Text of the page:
• Jess Dales says:

      That is so awesome Marina! I can’t thank you enough for taking the time to read through my blog. You’re support definitely means a lot! My brother just moved to NC, and I’m excited to do more exploring there over the next few years! 🙂

  12. Nico says:

    Hi Jess – tried to look thru FAQ and blog posts to find this, so apologies in advance if this is already posted… can you share some info about your van? What make/model and did you do anything special to upfit for travels?

  13. Yog says:

    great blog. found this while looking for 72 hours lake Tahoe article and then got hooked on to all the rest !
    one suggestion though – it would be tremendously helpful if you could tag location or provide some description on the locations in your photographs. It would help those of us who are trying to plan their itineraries based on your articles. By the way, you have an amazing photographer!

    • Jess Dales says:

      Thank you so much! I’m really glad you enjoyed it, and I’ll pass the compliment on to Quin (my photographer) as well. I also really appreciate the feedback! I’m always looking for ways to make the blog more useful. I hope you have a wonderful trip to Lake Tahoe if you’re headed that way!!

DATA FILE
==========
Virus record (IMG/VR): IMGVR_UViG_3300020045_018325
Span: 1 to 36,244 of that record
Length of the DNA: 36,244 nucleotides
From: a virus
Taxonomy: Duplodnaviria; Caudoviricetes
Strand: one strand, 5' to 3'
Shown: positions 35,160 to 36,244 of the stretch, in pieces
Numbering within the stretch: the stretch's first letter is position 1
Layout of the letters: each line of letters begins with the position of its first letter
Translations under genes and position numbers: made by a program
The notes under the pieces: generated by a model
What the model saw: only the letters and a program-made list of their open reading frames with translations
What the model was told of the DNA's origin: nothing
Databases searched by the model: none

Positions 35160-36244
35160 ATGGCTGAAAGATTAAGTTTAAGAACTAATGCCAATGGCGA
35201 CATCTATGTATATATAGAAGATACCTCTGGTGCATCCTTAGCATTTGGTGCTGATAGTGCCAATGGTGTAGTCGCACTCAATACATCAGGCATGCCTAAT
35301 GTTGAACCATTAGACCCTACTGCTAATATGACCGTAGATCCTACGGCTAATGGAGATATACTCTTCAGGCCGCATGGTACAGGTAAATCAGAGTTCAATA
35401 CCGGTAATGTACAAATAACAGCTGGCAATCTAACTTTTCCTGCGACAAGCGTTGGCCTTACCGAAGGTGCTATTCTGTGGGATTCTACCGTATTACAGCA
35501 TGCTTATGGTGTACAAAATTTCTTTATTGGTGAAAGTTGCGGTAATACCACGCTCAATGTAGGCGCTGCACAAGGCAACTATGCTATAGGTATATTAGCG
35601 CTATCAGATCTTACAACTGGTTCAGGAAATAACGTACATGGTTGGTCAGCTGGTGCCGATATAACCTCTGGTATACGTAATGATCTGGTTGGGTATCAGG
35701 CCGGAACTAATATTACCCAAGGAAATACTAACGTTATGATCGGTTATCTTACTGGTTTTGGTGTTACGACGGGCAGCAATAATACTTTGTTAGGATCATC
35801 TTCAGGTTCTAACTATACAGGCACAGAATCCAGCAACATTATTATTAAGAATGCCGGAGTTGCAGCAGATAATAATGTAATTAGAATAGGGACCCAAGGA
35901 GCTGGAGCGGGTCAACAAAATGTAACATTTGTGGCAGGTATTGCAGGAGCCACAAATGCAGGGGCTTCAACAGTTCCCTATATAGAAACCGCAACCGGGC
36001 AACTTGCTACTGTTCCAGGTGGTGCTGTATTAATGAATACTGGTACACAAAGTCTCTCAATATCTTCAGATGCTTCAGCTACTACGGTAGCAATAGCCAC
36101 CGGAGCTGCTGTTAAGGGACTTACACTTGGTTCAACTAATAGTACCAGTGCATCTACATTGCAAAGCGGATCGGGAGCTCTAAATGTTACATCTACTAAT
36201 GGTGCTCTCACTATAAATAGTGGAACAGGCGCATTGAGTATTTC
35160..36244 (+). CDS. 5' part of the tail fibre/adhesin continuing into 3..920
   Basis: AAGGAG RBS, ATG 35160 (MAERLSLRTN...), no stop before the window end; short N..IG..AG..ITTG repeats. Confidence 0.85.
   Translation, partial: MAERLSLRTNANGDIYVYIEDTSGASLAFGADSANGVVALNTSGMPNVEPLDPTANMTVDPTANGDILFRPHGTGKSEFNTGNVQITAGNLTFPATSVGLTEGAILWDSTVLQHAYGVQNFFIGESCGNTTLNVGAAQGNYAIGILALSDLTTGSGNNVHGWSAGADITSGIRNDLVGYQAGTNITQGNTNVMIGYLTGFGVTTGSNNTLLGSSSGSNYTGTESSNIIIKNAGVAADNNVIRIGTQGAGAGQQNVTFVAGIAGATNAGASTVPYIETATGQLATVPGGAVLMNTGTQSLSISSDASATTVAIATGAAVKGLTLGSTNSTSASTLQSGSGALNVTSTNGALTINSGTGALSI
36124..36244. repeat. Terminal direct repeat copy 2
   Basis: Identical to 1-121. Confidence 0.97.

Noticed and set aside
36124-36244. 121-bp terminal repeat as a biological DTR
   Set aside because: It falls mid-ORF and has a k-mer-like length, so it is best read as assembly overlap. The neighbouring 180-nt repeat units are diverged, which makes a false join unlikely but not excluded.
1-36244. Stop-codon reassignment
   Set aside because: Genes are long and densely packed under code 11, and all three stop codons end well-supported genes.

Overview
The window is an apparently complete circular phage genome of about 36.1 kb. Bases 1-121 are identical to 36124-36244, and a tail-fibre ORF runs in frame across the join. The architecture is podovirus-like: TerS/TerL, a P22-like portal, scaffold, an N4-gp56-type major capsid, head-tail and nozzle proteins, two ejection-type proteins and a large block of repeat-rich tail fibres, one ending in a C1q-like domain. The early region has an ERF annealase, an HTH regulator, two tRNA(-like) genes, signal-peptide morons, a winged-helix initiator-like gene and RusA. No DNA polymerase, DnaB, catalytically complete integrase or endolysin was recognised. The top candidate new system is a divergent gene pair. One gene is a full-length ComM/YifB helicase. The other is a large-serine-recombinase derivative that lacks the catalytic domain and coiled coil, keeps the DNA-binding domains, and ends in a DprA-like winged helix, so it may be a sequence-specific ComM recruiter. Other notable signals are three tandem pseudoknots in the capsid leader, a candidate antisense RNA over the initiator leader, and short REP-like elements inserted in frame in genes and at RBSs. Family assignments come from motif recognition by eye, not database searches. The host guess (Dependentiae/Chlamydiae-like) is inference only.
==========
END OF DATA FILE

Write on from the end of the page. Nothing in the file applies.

• Yuti says:

        Hi jess! Just want to ask since what age did you learn to swim? Thank you

        • Hi Yuti! My parents had me in the water and taking swim lessons starting when I was a baby. As a result I don’t really remember learning to swim. It’s just something I’ve known how to do since I was very young.

  14. Ulya says:

    Our holiday to Florida was wonderful for many reasons – for the natural beauty of the countryside, for the fact that we actually got to relax

  15. Priya Singh says:

    Wow, this road trip looks amazing! What an amazing list of fantastic places to visit for a coast to coast USA road trip! Thanks for providing this informative and comprehensive blog. India as a whole is an incredibly special place
    This is very interesting article. India is also one of the most popular destinations among international tourist. I really like your post.

  16. Cat says:

    Hi, this is really inspiring me to travel a bit more close to home! Which waterfall are your pictures from in Tennessee? It looks like its either Cummins or Burgess, but I can’t tell. I’m from Tennessee so I’d love to go there now! 🙂

  17. Ryan Charles Holmes says:

    Hi Jess, I’ve found your thoughts and imagery to be genuinely inspiring and giving of fresh perspective on life! Thank you for what you do. I’m so glad that you chose to reject "west coast bias" and immerse yourself in what the American south has to offer. I was mildly sad that you skipped over my state of South Carolina, but I hope someday you’ll find your way over here as well some day. We’re a little short on the extremes of beautiful scenery, but we do have some mountains and waterfalls that are absolute gems, parts of our coast can rival anything in Georgia, and our one national park is one of the most remarkable old growth forests in the country! So consider yourself invited to the wonderful Palmetto State.